3 Inspect the spring-loaded blue safety switch to ensure it is making good contact when the panel is secured. The switch should deflect downward when the panel is replaced. If the contact with the panel is suspect, very gently bend the metal bracket on which the switch is mounted.
4 Replace the grill cover and the lamp door, and continue to enjoy your TV.
5.Check some basics first. Make sure the sleep timer on your TV hasn't been turned on, telling your set to turn off at a certain time. If your DLP TV is acting erratically, Samsung recommends turning the set off and unplugging it for 30 minutes. After 30 minutes plug it back in and turn it back on. Unplugging the set resets it, and that may fix the problem.
6 Check your power supply. Make sure your Samsung DLP is securely plugged into a working outlet. Plug the TV into a different outlet to see if the problem still exists. Make sure that a fuse hasn't blown in your house or a circuit breaker hasn't flipped.
7 Replace the lamp. If your Samsung DLP is shutting off or won't turn on, a bad lamp is the most likely cause. To replace the lamp, remove the lamp cover from the back of the TV by removing the screws with a Phillips screwdriver and slide it out and away from the TV. Remove the screws on the lamp assembly and slide it out of the TV. Disconnect the old lamp and insert a new lamp into the assembly. Slide the assembly back into place and replace the screws. Do the same for the lamp cover.
8 Check for signs of overheating. Samsung DLP TVs generate a sizable amount of heat. If the components inside the TV get to hot, the TV will shut itself off as a protective measure. Make sure your DLP is out 12 inches or so from the wall. Make sure that all of the vents on the set are clear of any obstructions. Allow the TV to cool down for 30 minutes before turning it back on.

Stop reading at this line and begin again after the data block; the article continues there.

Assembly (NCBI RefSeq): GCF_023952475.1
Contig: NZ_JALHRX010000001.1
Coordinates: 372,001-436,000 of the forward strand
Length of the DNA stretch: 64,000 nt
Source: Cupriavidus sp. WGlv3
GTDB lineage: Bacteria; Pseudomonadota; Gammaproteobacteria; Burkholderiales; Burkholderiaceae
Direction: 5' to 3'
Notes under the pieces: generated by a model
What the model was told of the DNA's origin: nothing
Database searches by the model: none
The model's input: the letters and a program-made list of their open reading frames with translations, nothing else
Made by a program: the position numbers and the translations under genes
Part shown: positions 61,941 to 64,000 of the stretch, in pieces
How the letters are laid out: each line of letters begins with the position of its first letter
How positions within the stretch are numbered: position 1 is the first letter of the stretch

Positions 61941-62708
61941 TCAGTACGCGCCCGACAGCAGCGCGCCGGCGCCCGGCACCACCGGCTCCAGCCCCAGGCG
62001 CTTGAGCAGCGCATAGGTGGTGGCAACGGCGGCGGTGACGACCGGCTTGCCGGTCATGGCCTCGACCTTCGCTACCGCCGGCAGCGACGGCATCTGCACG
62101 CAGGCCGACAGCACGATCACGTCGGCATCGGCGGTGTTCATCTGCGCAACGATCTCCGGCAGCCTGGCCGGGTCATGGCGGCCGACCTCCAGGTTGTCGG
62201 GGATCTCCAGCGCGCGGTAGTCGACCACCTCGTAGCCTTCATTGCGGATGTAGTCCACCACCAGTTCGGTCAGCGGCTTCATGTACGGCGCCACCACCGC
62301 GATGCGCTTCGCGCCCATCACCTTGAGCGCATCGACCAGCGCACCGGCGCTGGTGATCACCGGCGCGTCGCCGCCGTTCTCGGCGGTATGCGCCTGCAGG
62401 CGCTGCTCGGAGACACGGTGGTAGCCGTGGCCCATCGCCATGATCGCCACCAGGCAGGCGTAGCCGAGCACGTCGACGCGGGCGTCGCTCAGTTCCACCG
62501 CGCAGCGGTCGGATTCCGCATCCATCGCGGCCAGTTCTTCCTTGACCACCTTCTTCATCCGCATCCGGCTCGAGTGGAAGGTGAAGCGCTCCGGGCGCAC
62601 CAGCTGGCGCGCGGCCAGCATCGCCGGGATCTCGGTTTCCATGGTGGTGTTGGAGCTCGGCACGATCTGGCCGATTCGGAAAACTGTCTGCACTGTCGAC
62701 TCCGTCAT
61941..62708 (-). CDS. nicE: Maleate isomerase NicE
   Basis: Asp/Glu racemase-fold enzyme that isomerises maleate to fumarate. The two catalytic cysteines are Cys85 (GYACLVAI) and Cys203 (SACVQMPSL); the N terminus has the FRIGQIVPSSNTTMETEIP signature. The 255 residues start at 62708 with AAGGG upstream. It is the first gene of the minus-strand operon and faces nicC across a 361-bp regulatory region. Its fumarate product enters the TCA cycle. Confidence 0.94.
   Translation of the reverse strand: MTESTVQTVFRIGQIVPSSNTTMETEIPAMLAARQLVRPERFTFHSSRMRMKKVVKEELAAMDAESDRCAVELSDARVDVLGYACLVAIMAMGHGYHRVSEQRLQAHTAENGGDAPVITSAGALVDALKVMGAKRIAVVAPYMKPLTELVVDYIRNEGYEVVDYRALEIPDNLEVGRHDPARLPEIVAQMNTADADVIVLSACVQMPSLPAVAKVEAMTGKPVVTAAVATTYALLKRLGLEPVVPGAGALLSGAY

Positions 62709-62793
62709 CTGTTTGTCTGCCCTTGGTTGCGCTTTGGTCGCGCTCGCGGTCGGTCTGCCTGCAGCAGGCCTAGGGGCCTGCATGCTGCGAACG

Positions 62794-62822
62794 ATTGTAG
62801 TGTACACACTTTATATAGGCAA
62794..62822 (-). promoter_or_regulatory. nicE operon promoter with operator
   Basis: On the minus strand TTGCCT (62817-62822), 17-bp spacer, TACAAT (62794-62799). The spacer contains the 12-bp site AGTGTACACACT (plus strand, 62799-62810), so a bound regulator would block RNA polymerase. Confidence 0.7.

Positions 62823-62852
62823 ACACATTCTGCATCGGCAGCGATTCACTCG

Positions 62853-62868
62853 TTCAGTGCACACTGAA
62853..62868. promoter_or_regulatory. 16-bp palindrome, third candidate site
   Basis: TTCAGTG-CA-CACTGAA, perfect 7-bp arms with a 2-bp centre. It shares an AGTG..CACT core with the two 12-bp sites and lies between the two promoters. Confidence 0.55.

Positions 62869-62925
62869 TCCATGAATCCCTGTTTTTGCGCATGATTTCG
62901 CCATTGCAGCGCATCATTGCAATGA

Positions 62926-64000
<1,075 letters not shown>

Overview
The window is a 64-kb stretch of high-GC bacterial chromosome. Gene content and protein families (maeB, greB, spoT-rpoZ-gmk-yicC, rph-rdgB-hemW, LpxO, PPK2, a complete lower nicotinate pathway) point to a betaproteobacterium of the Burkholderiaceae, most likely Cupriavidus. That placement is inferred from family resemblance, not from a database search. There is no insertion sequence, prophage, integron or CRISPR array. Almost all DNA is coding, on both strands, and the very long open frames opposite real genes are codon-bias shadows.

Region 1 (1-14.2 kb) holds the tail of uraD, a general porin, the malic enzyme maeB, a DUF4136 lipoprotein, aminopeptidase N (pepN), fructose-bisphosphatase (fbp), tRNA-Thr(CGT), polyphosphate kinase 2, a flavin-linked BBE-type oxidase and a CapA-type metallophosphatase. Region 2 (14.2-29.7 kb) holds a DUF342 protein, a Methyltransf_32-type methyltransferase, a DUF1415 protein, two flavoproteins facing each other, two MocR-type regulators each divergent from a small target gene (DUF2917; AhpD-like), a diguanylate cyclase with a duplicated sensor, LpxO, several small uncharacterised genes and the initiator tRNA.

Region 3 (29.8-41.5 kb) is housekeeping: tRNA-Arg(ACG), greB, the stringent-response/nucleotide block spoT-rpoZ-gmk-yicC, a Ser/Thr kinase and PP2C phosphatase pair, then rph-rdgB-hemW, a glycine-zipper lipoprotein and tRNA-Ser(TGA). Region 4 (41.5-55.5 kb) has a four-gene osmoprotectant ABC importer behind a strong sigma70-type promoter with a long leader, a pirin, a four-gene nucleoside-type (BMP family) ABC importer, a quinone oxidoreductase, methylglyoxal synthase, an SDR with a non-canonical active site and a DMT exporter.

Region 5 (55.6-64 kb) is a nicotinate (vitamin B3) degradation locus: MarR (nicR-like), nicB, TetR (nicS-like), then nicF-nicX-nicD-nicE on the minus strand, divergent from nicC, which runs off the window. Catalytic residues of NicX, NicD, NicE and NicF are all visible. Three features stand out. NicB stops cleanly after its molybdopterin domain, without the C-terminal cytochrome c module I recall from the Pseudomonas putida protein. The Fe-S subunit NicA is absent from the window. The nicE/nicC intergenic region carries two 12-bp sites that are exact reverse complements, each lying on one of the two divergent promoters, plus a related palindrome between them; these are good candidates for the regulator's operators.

9 Contact Samsung. If none of the above tips help, it's time to contact Samsung, as the problem is likely something that should only be fixed by a qualified service technician. More serious problems may include a bad power supply or a bad ballast. Attempting to repair those yourself will void your warranty and may cause more serious damage to your set.

The safety switch exists so the user does not accidentally remove the lamp door while the TV is on. Doing so could, theoretically, result in burn or electrocution. This spring loaded switch causes the TV to shut down when the door is opened.
Since the TV's chasis is plastic, expansion and contraction can cause the switch to lose firm contact with the lamp door. The TV's behavior could then be such that after being on for a while (getting warm) the plastic expands and the switch loses enough contact to cause the TV to shut down. The frequency with which this phenomenon occurs is not only dependent on the internal temperature of the TV, but also the ambient temperature of the room as well as the relative tension on the switch itself. The user's perception is that the TV starts up fine, but then "randomly" turns itself off after being on for a while.
If you have recently moved your TV, it is very common for random shut-downs to occur. This is because the move has shifted the flimsy plastic chasis of the TV, thereby loosening the contact between the lamp door and the switch.
Make sure your TV is off and cool when performing this procedure.

Posted on Aug 31, 2010

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TV turns off by itselft


Ensure that the TV is off. It may be advisable to unplug the TV as well.